355 U.S. 225 (1957), 47, Lambert v. California
|Docket Nº:||No. 47|
|Citation:||355 U.S. 225, 78 S.Ct. 240, 2 L.Ed.2d 228|
|Party Name:||Lambert v. California|
|Case Date:||December 16, 1957|
|Court:||United States Supreme Court|
Argued April 3, 1957
Restored to the docket for reargument June 3, 1957
Reargued October 16-17, 1957
APPEAL FROM THE APPELLATE DEPARTMENT OF THE
SUPERIOR COURT OF CALIFORNIA, LOS ANGELES COUNTY
A Los Angeles municipal ordinance makes it an offense for a person who has been convicted of a crime punishable in California as a felony to remain in the City or more than five days without registering with the Chief of Police. On appeal from a conviction for failure to register,
Held: when applied to a person who.has no actual knowledge of his duty to register, and where no showing is made of the probability of such knowledge, this ordinance violates the Due Process Clause of the Fourteenth Amendment. Pp. 226-230.
DOUGLAS, J., lead opinion
MR. JUSTICE DOUGLAS delivered the opinion of the Court.
Section 52.38(a) of the Los Angeles Municipal Code defines "convicted person" as follows:
Any person who, subsequent to January 1, 1921, has been or hereafter is convicted of an offense punishable [78 S.Ct. 242] as a felony in the State of California, or who has been or who is hereafter convicted of any offense in any place other than the State of California, which offense, if committed in the State of California, would have been punishable as a felony.
Section 52.39 provides that it shall be unlawful for "any convicted person" to be or remain in Los Angeles for a period of more than five days without registering; it requires any person having a place of abode outside the city to register if he comes into the city on five occasions or more during a 30-day period; and it prescribes the information to be furnished the Chief of Police on registering.
Section 52.43(b) makes the failure to register a continuing offense, each day's failure constituting a separate offense.
Appellant, arrested on suspicion of another offense, was charged with a violation of this registration law. * The evidence showed that she had been, at the time of her arrest, a resident of Los Angeles for over seven years. Within that period, she had been convicted in Los Angeles of the crime of forgery, an offense which California punishes as a felony. Though convicted of a crime punishable as a felony, she had not, at the time of her arrest, registered under the Municipal Code. At the trial, appellant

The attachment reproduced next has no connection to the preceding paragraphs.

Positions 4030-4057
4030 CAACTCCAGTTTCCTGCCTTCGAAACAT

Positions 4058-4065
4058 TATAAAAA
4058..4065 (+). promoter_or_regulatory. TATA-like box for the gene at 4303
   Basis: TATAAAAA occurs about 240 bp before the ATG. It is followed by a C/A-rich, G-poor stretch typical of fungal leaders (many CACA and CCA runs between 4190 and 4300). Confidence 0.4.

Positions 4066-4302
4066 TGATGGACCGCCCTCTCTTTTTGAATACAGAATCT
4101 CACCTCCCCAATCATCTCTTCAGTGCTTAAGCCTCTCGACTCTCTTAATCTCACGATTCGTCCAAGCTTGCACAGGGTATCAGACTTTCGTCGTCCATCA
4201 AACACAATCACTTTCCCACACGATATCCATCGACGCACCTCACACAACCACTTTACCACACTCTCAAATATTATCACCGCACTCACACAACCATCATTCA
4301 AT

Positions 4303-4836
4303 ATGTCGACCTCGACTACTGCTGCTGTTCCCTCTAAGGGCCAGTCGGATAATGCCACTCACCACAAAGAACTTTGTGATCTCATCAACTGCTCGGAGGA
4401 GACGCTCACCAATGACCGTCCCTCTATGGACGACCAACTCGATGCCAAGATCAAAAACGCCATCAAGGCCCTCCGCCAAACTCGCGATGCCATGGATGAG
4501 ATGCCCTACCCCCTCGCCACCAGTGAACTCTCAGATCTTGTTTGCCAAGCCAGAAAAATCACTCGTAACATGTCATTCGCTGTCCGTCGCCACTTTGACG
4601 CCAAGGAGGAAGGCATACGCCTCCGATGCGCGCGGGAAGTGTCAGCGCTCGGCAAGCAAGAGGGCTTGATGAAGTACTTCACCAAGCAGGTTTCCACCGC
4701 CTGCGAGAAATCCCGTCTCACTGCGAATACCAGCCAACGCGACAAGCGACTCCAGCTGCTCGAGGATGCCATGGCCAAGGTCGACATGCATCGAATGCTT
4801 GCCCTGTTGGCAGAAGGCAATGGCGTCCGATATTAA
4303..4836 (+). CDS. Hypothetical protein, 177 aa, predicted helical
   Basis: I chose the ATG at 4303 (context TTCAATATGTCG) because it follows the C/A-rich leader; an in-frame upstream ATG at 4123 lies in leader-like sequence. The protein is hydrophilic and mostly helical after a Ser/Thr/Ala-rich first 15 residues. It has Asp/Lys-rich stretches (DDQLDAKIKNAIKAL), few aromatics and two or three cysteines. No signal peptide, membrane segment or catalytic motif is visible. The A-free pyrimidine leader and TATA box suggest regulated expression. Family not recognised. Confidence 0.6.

asserted that § 52.39 of the Code denies her due process of law and other rights under the Federal Constitution unnecessary to enumerate. The trial court denied this objection. The case was tried to a jury, which found appellant guilty. The court fined her $250 and placed her on probation for three years. Appellant, renewing her constitutional objection, moved for arrest of judgment and a new trial. This motion was denied. On appeal, the constitutionality of the Code was again challenged. The Appellate Department of the Superior Court affirmed the judgment, holding there was no merit to the claim that the ordinance was unconstitutional. The case is here on appeal. 28 U.S.C. § 1257(2). We noted probable jurisdiction, 352 U.S. 914, and designated amicus curiae to appear in support of appellant. The case having been argued and reargued, we now hold that the registration provisions of the Code as sought to be applied here violate the Due Process requirement of the Fourteenth Amendment.
The registration provision, carrying criminal penalties, applies if a person has been convicted "of an offense punishable as a felony in the State of California" or, in case he has been convicted in another State, if the offense "would have been punishable as a felony" had it been committee in California. No element of willfulness is, by terms, included in the ordinance, nor read into it by the California court as a condition necessary for a conviction.
We must assume that appellant had no actual knowledge of the requirement that she register under this ordinance, as she offered proof of this defense, which was refused. The question is whether a registration act of this character violates due process where it is applied to a person who has no actual knowledge of his duty to register, and where no showing is made of the probability of such knowledge.
We do not go with Blackstone in saying that "a vicious will" is necessary to constitute a crime, 4 Bl.Comm. *21, for conduct alone, without regard to the intent of the doer, is often sufficient. There is wide latitude in the lawmakers to declare an offense and to exclude elements of knowledge and diligence from its definition. See Chicago, B. & Q. R. Co. v. United States, 220 U.S. 559, 578. But we deal here with conduct that is [78 S.Ct. 243] wholly passive -- mere failure to register. It is unlike the commission of acts, or the failure to act under circumstances that should alert the doer to the consequences of his deed. Cf. Shevlin-Carpenter Co. v. Minnesota, 218 U.S. 57; United States v. Balint, 258 U.S. 250; United States v. Dotterweich, 320 U.S. 277, 284. The rule that "ignorance of the law will not excuse" (Shevlin-Carpenter Co. v. Minnesota, supra, at 68) is deep in our law, as is the principle that, of all the powers of local government, the police power is "one of the least limitable." District of Columbia v. Brooke, 214 U.S....
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